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Outstanding English to Swedish Translation
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– Quality1 = hundreds of Swedish translators overseas, 100% native Swedish
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Some FAQ for English to Swedish Translations:
Q: Why is the Swedish translation text longer than the English source text?
A: You may notice that your final Swedish translation is longer than your original English source text. That’s just the way the Swedish language is constructed. Do not worry about it. It doesn’t mean that your translator was not professional; rather it is proof of a non-literal translation.
Q: Are these letter correct “å, ä, and ö” in Swedish?
A: Yes, they are correct. The Swedish alphabet consists of twenty-nine letters, the regular twenty-six of the English alphabet, plus å, ä, and ö at the end. The ä and ö distinguish it from Norwegian and Danish, which use æ and ø.
Background of Swedish (as language)
Swedish constitutes a branch of the Germanic languages and is the most widely spoken in the whole Scandinavian area. It is a part of the Indo-European family, and there are about 9 million Swedish speakers. In addition to the 8 million people of Sweden, about 300,000 speakers live on the southwestern and southern coasts of Finland.
Swedish is closely related to Norwegian and Danish. Historically it is closer to Danish, but the years of Swedish hegemony over Norway (l8l4-1905) brought the two languages closer together. A Swedish person today has more difficulty understanding Danish than Norwegian.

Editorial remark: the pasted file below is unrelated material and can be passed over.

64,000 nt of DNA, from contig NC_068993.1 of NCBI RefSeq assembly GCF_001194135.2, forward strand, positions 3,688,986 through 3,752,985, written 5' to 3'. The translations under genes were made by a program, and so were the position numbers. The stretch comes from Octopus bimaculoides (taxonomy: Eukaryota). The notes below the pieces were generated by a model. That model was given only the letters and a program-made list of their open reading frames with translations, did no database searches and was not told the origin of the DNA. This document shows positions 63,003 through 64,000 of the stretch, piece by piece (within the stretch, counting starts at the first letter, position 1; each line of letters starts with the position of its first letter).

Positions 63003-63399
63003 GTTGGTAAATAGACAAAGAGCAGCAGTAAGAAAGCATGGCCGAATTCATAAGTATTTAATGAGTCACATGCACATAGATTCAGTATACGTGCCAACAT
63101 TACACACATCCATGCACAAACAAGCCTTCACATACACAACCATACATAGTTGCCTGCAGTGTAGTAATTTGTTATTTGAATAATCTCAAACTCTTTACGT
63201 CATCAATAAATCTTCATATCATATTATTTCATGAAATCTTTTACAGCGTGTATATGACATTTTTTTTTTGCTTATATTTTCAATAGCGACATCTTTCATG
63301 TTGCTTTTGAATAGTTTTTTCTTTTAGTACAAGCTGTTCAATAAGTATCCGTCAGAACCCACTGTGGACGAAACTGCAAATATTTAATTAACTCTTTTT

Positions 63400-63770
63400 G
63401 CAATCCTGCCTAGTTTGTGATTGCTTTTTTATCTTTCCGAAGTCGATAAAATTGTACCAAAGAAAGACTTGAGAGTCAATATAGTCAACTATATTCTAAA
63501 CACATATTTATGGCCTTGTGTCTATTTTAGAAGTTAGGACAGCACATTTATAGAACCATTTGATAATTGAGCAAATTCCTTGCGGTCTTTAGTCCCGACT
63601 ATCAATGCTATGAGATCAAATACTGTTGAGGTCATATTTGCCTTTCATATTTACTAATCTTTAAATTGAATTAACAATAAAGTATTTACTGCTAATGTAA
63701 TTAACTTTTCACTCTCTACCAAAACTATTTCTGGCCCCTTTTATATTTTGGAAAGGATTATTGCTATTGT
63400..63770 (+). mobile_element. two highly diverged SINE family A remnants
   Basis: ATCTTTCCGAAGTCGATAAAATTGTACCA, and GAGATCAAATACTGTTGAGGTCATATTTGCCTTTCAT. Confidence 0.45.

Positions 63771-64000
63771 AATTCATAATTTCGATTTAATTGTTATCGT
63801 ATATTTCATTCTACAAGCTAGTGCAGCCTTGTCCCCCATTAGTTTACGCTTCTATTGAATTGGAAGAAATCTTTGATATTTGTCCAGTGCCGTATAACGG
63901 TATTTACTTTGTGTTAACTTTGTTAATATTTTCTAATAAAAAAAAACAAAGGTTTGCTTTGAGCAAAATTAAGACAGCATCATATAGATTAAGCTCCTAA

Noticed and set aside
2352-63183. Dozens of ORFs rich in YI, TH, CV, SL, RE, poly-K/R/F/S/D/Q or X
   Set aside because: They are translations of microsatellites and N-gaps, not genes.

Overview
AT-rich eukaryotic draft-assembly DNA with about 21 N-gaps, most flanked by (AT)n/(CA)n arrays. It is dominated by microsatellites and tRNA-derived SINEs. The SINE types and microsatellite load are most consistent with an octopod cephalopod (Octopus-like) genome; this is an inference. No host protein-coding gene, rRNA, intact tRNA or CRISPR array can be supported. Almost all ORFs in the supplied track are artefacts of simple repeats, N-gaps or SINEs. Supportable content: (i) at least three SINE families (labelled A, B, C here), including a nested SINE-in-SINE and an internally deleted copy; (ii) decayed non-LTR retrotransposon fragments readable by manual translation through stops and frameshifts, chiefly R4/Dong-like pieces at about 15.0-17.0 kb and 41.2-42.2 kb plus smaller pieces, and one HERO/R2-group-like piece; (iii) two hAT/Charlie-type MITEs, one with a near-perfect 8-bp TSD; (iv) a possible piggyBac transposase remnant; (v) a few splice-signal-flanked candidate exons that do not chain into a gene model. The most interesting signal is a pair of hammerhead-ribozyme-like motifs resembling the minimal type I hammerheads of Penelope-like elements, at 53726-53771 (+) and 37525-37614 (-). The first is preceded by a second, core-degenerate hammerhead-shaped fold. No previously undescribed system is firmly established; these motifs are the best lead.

The Swedish alphabet consists of twenty-nine letters, the regular twenty-six of the English alphabet, plus å, ä, and ö at the end. The ä and ö distinguish it from Norwegian and Danish, which use æ and ø.
During the Middle Ages, the Swedish borrowed many words from German, while the 18th century witnessed a large infusion of words from the French. In the 19th and 20th centuries, English has become by far the largest source of foreign borrowings.
The English words smorgasbord and tungsten are of Swedish origin. The former is a combination of smörgås (sandwich) and bord (table). The latter is a combination of tung (heavy) and sten (stone).
The typical order of words in Swedish is Subject Verb Object, but this can often be changed to stress certain words or phrases. The morphology is quite similar to English, with words having relatively few inflections. There are two genders, no grammatical cases, and a distinction between plural and singular. Older analyses put forward the cases nominative and genitive and there are also some remains of distinct accusative and dative forms. Adjectives are inflected according to gender, number and definiteness, and are compared as in English. The definiteness of nouns is marked primarily through endings, and complemented with separate definite and indefinite articles. The prosody features both stress and in most dialects tonal qualities. The language has a comparatively large range of vowels. Swedish is also noteworthy for the so called voiceless dorso-palatal velar fricative, a highly variable consonant phoneme.
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